LJIL Symposium: The Nicaragua Case: Its Impact
[John Dugard is Professor of Law at the Universities of Leiden and Pretoria and was a Member of International Law Commission from 1997 to 2011]
My comments on the impact of the Nicaragua Case are directed mainly at the article by Lori Damrosch on the implications of the decision for the International Court of Justice and international adjudication. As Andre Nollkaemper will examine Marcelo Kohen’s piece on the subject of intervention and R2P I shall comment only briefly on this article.
Humanitarian intervention has a dubious status in customary international law. Most international lawyers probably take the view that it is prohibited by Article 2(4) of the UN Charter. However, some international lawyers (including the present writer) take the view that it has sufficient support in state practice and treaty law (Article 4(h) of the African Union Constitutive Act) to at least keep it alive as a residual justification for intervention when the Security Council is prevented from acting because of the veto of a permanent member – a very real possibility as evidenced by the manner in which the United States, China and Russia have used their vetoes or threatened their veto in order to protect one of their friends or surrogates accused of systematic human rights violations. Marcelo Kohen is therefore unwise to reject humanitarian intervention completely and to argue that it has been ‘replaced’ by R2P. At best humanitarian intervention without Security Council support is an important residual right; at worst it constitutes recognition of the fact that certain interventions in order to protect human rights should be seen as ‘legitimate’ albeit ‘illegal’ (see Report of Independent International Commission on Kosovo (2005) 186; T Franck Recourse to Force: State Action against Threats and Armed Attacks (2002) 180, 184). Humanitarian intervention, according to the latter view, is to be seen as euthanasia is seen in domestic law: as an intervention that is illegal but as one that may be condoned or forgiven.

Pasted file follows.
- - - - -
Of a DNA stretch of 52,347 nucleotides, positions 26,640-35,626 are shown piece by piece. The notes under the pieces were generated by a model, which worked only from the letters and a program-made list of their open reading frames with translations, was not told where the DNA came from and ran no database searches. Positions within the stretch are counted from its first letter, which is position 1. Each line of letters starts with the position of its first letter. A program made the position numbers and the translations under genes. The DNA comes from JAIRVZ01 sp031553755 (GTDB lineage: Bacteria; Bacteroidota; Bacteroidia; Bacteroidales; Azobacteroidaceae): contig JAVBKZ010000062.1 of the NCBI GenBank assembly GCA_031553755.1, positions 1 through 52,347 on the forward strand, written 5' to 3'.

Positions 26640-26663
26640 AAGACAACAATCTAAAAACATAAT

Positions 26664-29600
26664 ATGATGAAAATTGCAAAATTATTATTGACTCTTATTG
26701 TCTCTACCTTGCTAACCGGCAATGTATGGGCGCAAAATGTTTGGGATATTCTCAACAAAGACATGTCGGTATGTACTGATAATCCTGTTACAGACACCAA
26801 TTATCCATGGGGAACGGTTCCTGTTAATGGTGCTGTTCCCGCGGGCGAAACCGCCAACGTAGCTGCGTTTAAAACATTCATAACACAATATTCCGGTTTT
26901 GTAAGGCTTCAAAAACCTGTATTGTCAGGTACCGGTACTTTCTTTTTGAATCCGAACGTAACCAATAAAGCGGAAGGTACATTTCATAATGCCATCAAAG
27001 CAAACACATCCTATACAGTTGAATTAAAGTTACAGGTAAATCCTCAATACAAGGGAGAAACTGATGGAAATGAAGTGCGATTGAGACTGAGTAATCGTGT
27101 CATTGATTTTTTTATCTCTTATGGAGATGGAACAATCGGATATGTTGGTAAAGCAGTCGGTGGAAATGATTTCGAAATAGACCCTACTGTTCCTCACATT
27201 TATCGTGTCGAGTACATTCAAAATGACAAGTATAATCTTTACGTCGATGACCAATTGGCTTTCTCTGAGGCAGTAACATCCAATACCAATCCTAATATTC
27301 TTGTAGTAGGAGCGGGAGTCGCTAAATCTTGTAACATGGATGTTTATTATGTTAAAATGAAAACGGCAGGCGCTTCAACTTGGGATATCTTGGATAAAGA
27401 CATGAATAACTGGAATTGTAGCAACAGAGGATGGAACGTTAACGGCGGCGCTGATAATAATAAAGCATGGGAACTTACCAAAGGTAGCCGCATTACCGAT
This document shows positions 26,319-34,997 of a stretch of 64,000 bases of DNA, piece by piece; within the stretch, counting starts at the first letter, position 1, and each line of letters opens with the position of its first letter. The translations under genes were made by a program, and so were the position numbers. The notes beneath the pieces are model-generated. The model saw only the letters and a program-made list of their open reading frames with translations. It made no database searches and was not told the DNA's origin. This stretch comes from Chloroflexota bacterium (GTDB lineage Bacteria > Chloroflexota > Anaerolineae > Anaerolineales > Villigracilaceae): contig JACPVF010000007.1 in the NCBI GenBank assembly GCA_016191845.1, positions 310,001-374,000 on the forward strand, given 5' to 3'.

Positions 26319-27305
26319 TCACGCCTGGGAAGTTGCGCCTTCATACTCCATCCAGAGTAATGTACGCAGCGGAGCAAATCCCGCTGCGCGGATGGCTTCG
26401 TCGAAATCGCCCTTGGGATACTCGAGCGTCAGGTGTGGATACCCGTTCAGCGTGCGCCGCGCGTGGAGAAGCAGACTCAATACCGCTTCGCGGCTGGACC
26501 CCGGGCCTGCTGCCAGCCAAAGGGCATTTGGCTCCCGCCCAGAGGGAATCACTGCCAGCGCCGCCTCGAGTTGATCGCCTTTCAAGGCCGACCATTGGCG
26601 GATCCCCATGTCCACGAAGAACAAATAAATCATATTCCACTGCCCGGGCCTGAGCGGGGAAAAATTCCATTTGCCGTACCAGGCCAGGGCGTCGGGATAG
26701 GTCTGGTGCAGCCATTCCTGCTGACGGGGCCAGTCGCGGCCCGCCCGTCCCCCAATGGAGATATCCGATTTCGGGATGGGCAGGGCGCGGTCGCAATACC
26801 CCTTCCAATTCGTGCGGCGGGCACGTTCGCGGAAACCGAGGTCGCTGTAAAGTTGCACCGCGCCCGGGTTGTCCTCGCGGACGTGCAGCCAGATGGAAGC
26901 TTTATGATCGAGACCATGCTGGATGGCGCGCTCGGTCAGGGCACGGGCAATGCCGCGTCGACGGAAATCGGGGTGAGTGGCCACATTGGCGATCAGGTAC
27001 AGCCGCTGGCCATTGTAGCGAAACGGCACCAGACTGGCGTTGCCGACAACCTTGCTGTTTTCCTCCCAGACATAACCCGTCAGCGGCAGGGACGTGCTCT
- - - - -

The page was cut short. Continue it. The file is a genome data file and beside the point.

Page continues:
In essence Lori Damrosch argues that the International Court of Justice has succeeded in becoming a ‘World Court’ since the Nicaragua Case in that it has been more widely used, particularly by developing nations, but that this ‘popularity’ has been at the expense of the United States which has become more critical of the Court. I agree with this assessment but in my view Lori has understated her case.
Surprisingly Lori Damrosch fails to mention the judgment of the International Court in the South West Africa Cases of 1966 (1966 ICJ Reports 6). The decision of the Court in this case that Ethiopia and Liberia lacked the necessary standing to challenge the policy of apartheid as applied in South West Africa/Namibia was hailed as racist, Eurocentric and colonialist by the developing world. As a result of this decision the International Court was in effect ‘boycotted’ by African and Asian states. Neither the 1971 advisory opinion of the Court in the Namibia Case (1971 ICJ Reports 16) nor the famous obiter dictum of the Court in Barcelona Traction (1970 ICJ Reports 3 at 32) on obligations erga omnes succeeded in rehabilitating the Court. This explains why the Court had so few cases in the seventies and early eighties. It was the decision of the Court in the Nicaragua Case which showed that the Court was prepared to rule against a major Western Power in favour of a developing nation on the merits and not to escape so doing by upholding preliminary objections to jurisdiction or standing that in effect rehabilitated the Court.